Cutting/staging. 5,800/cord. Staging table to splitter 5,800/cord. Yields one cord. So modern math: one cord of Oak is 11,600 pounds pure and simple. Throw the weight charts out.
    I'm hoping a second log deck and staging table on the opposite side of the splitter will help balance things a bit with shoulders/neck/arms, and perhaps avoid further knee issues as well. I'm thinking this should also deter trying to pile the logs as dangerously high on the existing deck as I have been doing. If this were a two man operation, one could still cut at one deck while the other deck is being loaded. I would add that another benefit would be less starting/stopping the forklift, and longer run times for the 60 hp diesel, but with the Posch PackFix there is a lot of starting/stopping anyway changing out pallets.
    Rain started... Forecast shows rain the next three days. Hope to be set up and running soon after that, if the mud ain't too deep.
    Sawyer Rob: Your trailer needs a live bottom, to feed the load to you.:drinkingcoffee:
     
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  12. Sandhill Crane

    Sandhill Crane AS Member

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    I wonder if you could rig a sliding head board with a winch.
     
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  13. Sawyer Rob

    Sawyer Rob Addicted to ArboristSite

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    It already has one, and HE has a name... lol I call him "helper". :)

    When I'm working alone, I can lift one of the sides off and that get's me access to most of the rounds.

    [​IMG]

    I do have two spreaders and they work pretty good as wood haulers too, and of course, they bring the wood to you, or self unload,

    [​IMG]

    as they have apron chains in them,

    [​IMG]

    I just like having a helper around when I go to the woods or do any of the heavier work, it's just much safer and makes the work go much faster. My wife really enjoys helping with firewood too, so that's works out pretty nice too...

    SR
     
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  14. cantoo

    cantoo Addicted to ArboristSite

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    Found these pics online. I like it, I like it a lot. I have a corn silage wagon that already has the drive on it, might just have to take the box off and it's ready to go.
    wagon6.jpg wagon3.jpg wagon1.jpg wagon5.jpg
     
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  15. cantoo

    cantoo Addicted to ArboristSite

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    If you look close at the pics it looks like he can tow the whole thing down the road together too. The processor is 3 pth and the wagon's tongue is offset so it pulls behind inline with the tractor and even facing the working way. It's all for sale in Ontario on Kijiji under "wood processor" if you are interested in it.
     
  16. CaseyForrest

    CaseyForrest I am NOT a tree freak.

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    Thats pretty slick.
     
  17. Sandhill Crane

    Sandhill Crane AS Member

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    Ditto... I want two.
     
  18. Sandhill Crane

    Sandhill Crane AS Member

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    wagon1.jpg
    Is this hand built? Or is there a firewood manufacturer making these?
    I see the processor says Japa.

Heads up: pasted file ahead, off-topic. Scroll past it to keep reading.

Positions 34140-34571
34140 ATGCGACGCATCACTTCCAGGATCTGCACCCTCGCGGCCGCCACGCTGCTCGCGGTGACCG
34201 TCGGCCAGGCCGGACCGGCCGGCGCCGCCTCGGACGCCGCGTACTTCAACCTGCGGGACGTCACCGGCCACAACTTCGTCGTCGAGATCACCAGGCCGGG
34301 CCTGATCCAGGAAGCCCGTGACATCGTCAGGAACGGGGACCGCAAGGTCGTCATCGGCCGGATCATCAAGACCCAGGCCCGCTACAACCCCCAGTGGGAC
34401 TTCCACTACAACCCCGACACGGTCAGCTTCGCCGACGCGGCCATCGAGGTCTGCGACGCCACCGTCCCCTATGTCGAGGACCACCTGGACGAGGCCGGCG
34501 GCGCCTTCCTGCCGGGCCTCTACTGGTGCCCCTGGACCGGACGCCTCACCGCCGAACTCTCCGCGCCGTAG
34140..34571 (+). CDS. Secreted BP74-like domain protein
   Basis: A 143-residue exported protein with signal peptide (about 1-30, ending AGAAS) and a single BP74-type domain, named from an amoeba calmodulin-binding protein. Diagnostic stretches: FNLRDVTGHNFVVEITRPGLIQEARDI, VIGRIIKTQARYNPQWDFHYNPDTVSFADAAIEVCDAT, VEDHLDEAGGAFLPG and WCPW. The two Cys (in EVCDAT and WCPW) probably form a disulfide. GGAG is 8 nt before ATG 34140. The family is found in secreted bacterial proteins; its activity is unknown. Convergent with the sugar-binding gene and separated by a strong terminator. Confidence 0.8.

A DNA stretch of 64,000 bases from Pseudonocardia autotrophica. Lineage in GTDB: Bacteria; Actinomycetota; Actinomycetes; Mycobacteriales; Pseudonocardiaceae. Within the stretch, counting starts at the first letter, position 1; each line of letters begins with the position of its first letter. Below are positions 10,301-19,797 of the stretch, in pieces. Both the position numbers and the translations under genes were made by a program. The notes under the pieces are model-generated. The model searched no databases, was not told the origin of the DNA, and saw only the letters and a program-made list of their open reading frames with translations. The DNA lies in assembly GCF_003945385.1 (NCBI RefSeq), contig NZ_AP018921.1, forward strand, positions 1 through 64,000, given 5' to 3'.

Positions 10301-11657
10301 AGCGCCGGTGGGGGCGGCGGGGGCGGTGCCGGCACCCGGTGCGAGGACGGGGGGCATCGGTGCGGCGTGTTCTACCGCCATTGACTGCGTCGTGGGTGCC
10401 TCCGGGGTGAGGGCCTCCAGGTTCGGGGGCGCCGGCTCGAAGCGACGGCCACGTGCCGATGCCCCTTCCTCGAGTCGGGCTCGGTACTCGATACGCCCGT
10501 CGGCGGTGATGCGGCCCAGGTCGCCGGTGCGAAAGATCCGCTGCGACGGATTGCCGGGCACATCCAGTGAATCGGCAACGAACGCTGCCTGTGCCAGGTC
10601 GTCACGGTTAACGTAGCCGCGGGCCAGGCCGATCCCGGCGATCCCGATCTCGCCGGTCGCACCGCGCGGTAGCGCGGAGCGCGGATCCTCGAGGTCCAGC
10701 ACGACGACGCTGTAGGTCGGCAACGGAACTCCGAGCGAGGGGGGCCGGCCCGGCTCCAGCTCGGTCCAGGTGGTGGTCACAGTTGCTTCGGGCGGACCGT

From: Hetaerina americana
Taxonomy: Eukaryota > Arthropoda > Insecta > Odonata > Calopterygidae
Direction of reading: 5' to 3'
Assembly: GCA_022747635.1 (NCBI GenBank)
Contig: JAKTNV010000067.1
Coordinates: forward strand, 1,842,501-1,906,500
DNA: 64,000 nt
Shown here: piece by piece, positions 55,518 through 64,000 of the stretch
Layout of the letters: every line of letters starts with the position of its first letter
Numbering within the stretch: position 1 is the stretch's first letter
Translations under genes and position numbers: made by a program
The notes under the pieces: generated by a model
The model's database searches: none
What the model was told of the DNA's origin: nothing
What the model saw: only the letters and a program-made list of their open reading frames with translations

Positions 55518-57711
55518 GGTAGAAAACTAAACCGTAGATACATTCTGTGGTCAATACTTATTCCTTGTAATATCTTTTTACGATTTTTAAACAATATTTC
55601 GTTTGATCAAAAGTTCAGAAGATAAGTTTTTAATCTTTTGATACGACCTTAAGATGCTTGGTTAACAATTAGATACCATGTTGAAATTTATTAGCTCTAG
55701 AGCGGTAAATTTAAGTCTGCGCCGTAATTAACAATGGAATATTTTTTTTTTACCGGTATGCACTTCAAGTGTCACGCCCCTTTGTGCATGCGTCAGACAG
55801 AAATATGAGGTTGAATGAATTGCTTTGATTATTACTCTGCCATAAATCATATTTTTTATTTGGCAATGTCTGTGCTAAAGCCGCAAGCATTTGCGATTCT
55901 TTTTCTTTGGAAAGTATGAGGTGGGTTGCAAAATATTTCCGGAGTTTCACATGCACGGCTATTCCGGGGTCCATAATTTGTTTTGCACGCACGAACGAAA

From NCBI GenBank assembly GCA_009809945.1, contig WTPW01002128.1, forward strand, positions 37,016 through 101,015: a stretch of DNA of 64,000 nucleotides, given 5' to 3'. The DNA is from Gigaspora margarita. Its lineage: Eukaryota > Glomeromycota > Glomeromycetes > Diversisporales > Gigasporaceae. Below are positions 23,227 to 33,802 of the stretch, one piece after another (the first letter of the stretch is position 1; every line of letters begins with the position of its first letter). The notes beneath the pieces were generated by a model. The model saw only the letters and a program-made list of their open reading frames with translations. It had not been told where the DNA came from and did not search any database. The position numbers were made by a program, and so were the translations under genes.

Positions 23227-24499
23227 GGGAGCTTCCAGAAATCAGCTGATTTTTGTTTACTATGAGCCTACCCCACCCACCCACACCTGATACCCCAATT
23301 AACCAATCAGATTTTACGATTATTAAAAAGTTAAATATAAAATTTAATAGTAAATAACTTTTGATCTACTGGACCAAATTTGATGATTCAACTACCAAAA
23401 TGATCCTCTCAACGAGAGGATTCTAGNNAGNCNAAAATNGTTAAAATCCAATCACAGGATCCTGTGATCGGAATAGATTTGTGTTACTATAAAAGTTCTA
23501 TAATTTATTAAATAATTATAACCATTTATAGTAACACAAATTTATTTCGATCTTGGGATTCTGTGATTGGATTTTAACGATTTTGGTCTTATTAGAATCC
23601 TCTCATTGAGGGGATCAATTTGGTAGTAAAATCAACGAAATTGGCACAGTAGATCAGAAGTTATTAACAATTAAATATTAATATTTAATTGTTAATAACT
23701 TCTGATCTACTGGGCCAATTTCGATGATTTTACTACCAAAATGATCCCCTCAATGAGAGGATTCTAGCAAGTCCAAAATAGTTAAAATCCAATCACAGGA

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  19. cantoo

    cantoo Addicted to ArboristSite

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    I'm not trying to be an azz and I think the thing is great but if you look at the welds on the last picture I posted I would assume it's hand built. Welds are a little cold, no penetration and full welds, not stitched like production places would do. Everything on it looks over built too. Looks like a Horst running gear. We have lots of Amish welding places around here and they can build almost anything you want. Look at his truck and trailer in the back ground, this guy doesn't fool around. The processor is a Japa, the same as the one I bought last summer and is still sitting in my yard :(
    It's actually a pretty simple set up and wouldn't be hard to build after looking at these pics.
    If you google Kijiji in Ontario the ad comes up and you could give the guy a call. At the price he is asking it should sell quick.
    http://www.kijiji.ca/v-heavy-equipm...er/1247883796?enableSearchNavigationFlag=true
     
  20. Sandhill Crane

    Sandhill Crane AS Member

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    Thanks for sharing the website.
    I am building another bucking table for the opposite side of the SuperSplit.
    Which has me rethinking how I do things. Over thinking might be closer to the truth.

    However, here's the thought.
    1.) Last year... I cut 1/3 to 1/2 cord of rounds and stage on a table next to the splitter. Then switched to splitting mode, filling the PackFix drums about twice, until the staging table is empty.

    In full cords that is handling 5,800 pounds of green Oak twice per cord. Rounds to staging table, rounds to splitter.

    2.) Alternative.

    Eliminate staging table, which means letting splitter and conveyor run while cutting rounds. Cut six rounds/split six rounds, cut six rounds/split six rounds... Run time would be 1/4 cord cycles, until the PackFix drum is full, then wrap and move the pallet.
    I already shut the saw off quite often when moving rounds to the staging table and advancing another log forward and against end stop. Cut six rounds/split six rounds, cut six rounds/split six... It would cut out lifting 5,800 pounds per cord.

    Faster...probably not. A little more fuel perhaps for the Honda 160 on the conveyor, and the 6.5 hp Subaru on the SS. But... 5,800 pounds is 5,800 pounds. If I could do two cords in a day, it adds up quick.

    The only draw back I can think of is if a log rolls off the front of the cut table, it could hit the splitter or conveyor. So perhaps some 3/4" black pipe stops that can lift out after loading logs. The new deck is 4' longer so I don't pile so high, which in the past made for extra work. I figured rolling the logs a little further may be easier than fighting with them in a pile on the deck.

    It is going to be three years before I can swing a processor, if then. Assuming 100 cords this year, eliminating one handling means eliminating 5,800 pounds x 100 = 580,000 pounds. Hmm. Adding a scissors lift to the truck would eliminate another 5,800 pounds per cord during delivery. I think that just bumped to the top of the 'to do' list.